Ignore detractors and continue to value your work

Today, as we celebrate the International Labour Day, I reflect upon the great challenges that Rwanda faced 21 years ago and then consider the great progress that has been made by all the workers in Rwanda; I am so proud to call Rwanda my home.

Today, as we celebrate the International Labour Day, I reflect upon the great challenges that Rwanda faced 21 years ago and then consider the great progress that has been made by all the workers in Rwanda; I am so proud to call Rwanda my home.

However, when I read news articles suggesting that our progress is somehow “following in the footsteps” of other countries, I find this argument wanting. Though it may not be intentional, such a characterization of our progress has the insulting implication that workers in Rwanda are incapable of seeking out innovative solutions to improve their lives on their own.

My conclusion is that some of the people who make such claims, many of whom have never set foot in Rwanda, believe that a country of black people in the heart of Africa is incapable of achieving the kind of progress they only read or hear about.

On the contrary, under the visionary leadership of President Paul Kagame, workers in Rwanda have demonstrated great will and ability to plan and deliver substantial improvements on our economy, health, education and governance sectors.

After 1994, much of the world viewed Rwanda as a failed state. They expected us to stay disorganised. That has always been their expectation of black Africans, a pre-judgment that is not immune to racism. Indeed such analysis unveils a pernicious double standard.

Thus, for those who have observed Rwanda’s progress, they have been surprised. According to the World Bank, Rwanda still only has a GDP per capita of $638. Yet, we have made progress that exceeds this level of development.

We have managed to do more with each available dollar.

The world does not expect that workers in Rwanda keep streets clean, and that the country is governed according to the rule of law. A population full of energy and hope, a police force that protects and services the people without asking for a bribe, an army that protects civil rights and uses its personnel to promote the health, education and wealth of the citizens under its protection. And yet this is the reality here.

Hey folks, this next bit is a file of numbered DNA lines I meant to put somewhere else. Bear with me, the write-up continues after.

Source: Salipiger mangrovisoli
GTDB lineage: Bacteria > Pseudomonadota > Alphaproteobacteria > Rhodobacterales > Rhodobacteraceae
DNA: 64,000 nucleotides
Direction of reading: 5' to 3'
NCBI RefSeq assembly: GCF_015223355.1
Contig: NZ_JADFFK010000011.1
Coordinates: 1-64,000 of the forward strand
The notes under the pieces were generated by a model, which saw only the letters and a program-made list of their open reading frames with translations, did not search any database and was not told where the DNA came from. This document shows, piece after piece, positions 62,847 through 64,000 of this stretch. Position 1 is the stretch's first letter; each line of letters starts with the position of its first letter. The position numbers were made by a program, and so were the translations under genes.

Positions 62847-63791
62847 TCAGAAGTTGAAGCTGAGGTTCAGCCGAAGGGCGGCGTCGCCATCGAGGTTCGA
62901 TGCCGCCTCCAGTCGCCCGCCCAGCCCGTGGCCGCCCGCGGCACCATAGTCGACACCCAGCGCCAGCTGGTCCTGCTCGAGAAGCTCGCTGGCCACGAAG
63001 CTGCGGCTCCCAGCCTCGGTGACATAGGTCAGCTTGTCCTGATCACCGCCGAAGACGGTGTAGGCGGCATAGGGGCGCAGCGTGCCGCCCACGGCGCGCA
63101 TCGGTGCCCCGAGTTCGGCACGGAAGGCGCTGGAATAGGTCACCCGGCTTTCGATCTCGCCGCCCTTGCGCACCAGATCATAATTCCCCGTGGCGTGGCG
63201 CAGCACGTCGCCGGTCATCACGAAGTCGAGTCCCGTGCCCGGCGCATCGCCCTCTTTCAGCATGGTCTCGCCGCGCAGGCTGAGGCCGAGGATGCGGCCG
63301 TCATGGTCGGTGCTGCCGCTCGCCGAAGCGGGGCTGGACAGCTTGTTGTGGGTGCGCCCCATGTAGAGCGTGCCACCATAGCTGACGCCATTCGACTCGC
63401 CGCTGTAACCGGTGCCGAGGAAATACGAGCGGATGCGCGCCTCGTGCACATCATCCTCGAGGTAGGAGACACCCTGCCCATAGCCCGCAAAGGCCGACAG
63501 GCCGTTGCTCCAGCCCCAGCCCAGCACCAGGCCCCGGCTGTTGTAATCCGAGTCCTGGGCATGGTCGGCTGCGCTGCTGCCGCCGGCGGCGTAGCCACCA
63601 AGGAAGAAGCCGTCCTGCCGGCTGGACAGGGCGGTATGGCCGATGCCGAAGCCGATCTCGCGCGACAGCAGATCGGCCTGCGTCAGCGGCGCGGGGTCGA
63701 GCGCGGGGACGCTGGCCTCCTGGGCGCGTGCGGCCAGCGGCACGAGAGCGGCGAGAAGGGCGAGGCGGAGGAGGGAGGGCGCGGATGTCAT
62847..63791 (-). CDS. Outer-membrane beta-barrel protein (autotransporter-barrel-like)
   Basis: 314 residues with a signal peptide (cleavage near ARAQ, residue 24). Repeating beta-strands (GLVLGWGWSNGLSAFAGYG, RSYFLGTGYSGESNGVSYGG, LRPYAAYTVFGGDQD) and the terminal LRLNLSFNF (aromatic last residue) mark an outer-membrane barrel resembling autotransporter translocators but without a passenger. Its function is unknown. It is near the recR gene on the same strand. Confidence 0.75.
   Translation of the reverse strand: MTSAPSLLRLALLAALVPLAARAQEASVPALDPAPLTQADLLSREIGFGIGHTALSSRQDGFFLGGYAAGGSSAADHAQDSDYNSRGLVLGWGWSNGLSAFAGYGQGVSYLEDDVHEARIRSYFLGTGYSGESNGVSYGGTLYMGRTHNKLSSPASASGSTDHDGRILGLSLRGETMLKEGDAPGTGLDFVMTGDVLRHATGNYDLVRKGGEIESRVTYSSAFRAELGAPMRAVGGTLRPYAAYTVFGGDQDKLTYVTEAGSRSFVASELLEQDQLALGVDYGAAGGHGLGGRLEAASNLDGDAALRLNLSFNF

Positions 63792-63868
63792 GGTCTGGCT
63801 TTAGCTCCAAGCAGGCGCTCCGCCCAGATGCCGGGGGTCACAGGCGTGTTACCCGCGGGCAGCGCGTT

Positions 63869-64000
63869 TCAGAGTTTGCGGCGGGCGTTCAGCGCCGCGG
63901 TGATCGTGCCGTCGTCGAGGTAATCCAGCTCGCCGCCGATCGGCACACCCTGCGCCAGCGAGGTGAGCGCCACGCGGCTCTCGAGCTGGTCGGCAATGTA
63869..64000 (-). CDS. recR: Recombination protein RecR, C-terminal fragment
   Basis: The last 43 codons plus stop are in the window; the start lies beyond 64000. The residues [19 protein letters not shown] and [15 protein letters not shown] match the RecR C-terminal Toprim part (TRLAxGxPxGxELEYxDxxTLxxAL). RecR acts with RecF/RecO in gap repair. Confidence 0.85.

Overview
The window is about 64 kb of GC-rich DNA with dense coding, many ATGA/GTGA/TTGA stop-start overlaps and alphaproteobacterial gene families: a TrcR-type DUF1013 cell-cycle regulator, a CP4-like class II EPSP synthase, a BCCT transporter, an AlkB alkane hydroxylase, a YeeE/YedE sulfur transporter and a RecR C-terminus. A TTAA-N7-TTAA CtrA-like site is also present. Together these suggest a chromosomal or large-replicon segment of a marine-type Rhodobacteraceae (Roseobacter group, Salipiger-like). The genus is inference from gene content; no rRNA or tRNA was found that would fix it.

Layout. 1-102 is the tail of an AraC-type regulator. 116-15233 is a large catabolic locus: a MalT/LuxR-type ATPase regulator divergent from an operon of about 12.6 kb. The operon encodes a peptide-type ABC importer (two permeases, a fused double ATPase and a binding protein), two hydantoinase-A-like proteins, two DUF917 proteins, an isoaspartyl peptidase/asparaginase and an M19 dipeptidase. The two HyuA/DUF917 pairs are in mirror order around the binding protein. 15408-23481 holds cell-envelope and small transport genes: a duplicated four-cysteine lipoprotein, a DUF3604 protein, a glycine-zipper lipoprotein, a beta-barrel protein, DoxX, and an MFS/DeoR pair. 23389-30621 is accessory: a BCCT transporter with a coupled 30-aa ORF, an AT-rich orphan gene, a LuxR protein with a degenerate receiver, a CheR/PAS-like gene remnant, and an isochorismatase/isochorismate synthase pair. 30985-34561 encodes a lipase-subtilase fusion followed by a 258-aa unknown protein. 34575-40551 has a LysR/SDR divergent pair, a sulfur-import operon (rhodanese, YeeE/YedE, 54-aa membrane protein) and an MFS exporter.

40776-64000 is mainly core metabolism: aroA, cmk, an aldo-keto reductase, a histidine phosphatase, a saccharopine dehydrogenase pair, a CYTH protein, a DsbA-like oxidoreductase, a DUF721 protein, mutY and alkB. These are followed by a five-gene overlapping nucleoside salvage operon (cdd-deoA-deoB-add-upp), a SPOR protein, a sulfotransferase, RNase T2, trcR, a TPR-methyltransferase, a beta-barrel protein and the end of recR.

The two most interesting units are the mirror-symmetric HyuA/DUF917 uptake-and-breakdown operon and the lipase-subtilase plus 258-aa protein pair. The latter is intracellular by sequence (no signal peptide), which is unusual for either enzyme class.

And still, today, 21 years after the Genocide, people are astonished that we used our own energy and forward looking minds to get out of the dark hole that characterised our past, and even more so, that we have done this in one generation.

Their surprise is due to the unwarranted low expectations of us. They cannot deny the undeniable evidence that such progress has been made, they only argue that it is because we have followed in the steps of others. Often, they suggest that we are mimicking Singapore, as opposed to building our future based on our own Rwandan values.

The desire to strive for excellence is universal. To simplify the pursuit of excellence in Rwanda to an effort to “mimic” or copy another’s success undermines all the Rwandan workers who have made Rwanda’s journey possible. We do not need other countries to inspire us to work for the good for our people.

We have had our own innovations that have contributed to Rwanda’s development. These include Gacaca courts, the One Cow per Family programme (Girinka), the national dialogue (Umushyikirano) during which leaders are held accountable by the electorate, and the conception of global partnerships such as Rwanda’s Human Resources for Health Programme, which is creating high quality physicians to improve our nation’s health.

Other examples include community participation to facilitate vaccination of 90 per cent of our children with 11 vaccines, a record rate of coverage. Another example is the community empowerment of people in villages to select 45,000 dedicated voluntary health workers.

I could also talk about the national policy to ensure equity in human development and access to health opportunities even for the most vulnerable – a pillar of our national policies – which has allowed Rwanda to have community-based health insurance (Mutuelles de Santé) a health centre staffed by nurses in each sector (except 18, to be covered soon), a district hospital in each district, and a provincial hospital in each province. In addition, three new referral hospitals are planned to ensure that Rwandan citizens are equitably served.

We certainly have had the accompaniment and support of tremendous partners since 1994 and we are absolutely grateful to them, but it is the Rwandan people who, with their relentless efforts, have fundamentally driven this progress.

I am grateful for the transformative leadership that holds us accountable to ensure we meet the highest expectations, that does not accept actions that would promote double standards, and promotes the fulfillment of human rights as we carry forth on this path towards a better tomorrow.

Happy International Labour Day!

The writer is the Minister for Health.